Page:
Individuals with high-deductible health insurance plans are eligible for health savings accounts (HSAs). A HSA is similar to a personal savings account except that the money must be used for medical expenses. HSA is done pre-tax. And as long as the funds are used for approved medical costs, there are no taxes when the money is withdrawn.
For people who are typically healthy, this can be a good choice. It provides an opportunity to accumulate tax-free dollars for use on future medical costs. The account is owned by you, not an insurance company. This means you control the money deposited and how it is spent.
A significant benefit is that the funds in a HSA roll over from year to year. Other medical savings accounts require that the money set aside be used in the same calendar year it is deposited. If it isn’t, the money reverts back to the insurance company.
Much like retirement plans, the IRS sets a limit on yearly contribution limits. In 2017, the maximum contribution for an individual is $3,400 and a family is $6,750. In 2018, that increases to $3,450 for an individual and $6,900 for a family. Individuals 55 or older are eligible for catch-up contributions of an additional $1,000 per year.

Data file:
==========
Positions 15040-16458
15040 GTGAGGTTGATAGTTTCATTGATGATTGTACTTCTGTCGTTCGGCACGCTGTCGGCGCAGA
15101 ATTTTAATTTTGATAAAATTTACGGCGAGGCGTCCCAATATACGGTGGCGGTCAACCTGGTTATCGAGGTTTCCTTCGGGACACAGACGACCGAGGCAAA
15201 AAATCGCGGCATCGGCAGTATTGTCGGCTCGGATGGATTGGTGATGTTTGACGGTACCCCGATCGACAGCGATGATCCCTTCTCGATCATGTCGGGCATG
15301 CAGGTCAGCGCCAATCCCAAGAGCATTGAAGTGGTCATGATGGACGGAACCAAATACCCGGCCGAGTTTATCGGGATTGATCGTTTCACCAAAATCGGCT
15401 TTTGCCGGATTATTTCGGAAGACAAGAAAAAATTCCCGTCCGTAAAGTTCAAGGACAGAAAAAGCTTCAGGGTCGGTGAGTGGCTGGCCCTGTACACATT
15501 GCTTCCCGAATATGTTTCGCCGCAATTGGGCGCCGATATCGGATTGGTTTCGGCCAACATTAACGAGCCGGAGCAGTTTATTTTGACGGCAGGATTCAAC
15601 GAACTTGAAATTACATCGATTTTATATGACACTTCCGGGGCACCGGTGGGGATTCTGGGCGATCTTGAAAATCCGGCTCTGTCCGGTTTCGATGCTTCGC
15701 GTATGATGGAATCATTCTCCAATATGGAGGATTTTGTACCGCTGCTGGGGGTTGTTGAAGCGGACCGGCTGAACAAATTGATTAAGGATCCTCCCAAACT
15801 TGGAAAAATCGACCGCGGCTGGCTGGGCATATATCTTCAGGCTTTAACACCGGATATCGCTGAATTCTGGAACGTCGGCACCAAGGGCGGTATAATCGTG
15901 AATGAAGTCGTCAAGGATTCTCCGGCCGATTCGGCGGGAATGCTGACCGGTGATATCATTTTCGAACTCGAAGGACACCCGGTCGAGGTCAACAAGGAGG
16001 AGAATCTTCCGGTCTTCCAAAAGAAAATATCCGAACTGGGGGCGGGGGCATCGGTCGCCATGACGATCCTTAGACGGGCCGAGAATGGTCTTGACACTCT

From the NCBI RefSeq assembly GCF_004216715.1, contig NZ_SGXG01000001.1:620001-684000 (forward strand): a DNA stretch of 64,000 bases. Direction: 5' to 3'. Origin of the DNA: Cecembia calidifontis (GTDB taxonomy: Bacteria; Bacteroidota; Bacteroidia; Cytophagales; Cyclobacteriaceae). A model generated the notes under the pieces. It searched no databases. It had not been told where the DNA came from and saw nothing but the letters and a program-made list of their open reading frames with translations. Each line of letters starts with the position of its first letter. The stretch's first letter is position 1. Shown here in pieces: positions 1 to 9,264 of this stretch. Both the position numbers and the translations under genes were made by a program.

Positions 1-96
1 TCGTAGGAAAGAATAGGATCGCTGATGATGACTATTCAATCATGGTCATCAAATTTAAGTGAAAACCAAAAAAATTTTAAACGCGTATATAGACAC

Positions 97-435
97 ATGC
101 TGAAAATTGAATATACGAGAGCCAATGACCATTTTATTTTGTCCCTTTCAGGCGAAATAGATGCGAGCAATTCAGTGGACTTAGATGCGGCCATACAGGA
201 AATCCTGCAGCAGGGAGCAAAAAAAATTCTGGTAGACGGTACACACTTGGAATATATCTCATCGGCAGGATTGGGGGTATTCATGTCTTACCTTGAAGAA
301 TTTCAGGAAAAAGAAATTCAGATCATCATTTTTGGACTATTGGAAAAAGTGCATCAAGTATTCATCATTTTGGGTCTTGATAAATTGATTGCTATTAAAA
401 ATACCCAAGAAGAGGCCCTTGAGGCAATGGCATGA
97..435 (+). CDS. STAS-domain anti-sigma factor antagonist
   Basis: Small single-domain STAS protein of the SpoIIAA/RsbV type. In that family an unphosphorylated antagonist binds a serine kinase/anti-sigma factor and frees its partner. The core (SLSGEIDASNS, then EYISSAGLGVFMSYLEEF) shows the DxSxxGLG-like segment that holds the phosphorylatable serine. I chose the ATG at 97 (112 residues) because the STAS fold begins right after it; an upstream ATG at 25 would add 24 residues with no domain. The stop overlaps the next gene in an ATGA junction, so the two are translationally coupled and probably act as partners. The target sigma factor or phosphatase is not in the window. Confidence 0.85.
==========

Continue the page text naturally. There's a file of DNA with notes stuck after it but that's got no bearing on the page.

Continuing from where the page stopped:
The drawback to health savings accounts is that they are only available with high deductible health insurance coverage. For people who need expensive health care, this might not be a good fit. Sickness and injury are unpredictable. If you haven’t had time to build up a reserve in the account, an unexpected hospital stay or trip to the emergency room means you’ll have to pay the expenses another way.
As a business owner, you’ll likely evaluate health insurance for yourself and potentially for employees. Work with a financial planner and/or business consultant to determine if a high-deductible medical plan paired with a HSA is the right fit for you or your business.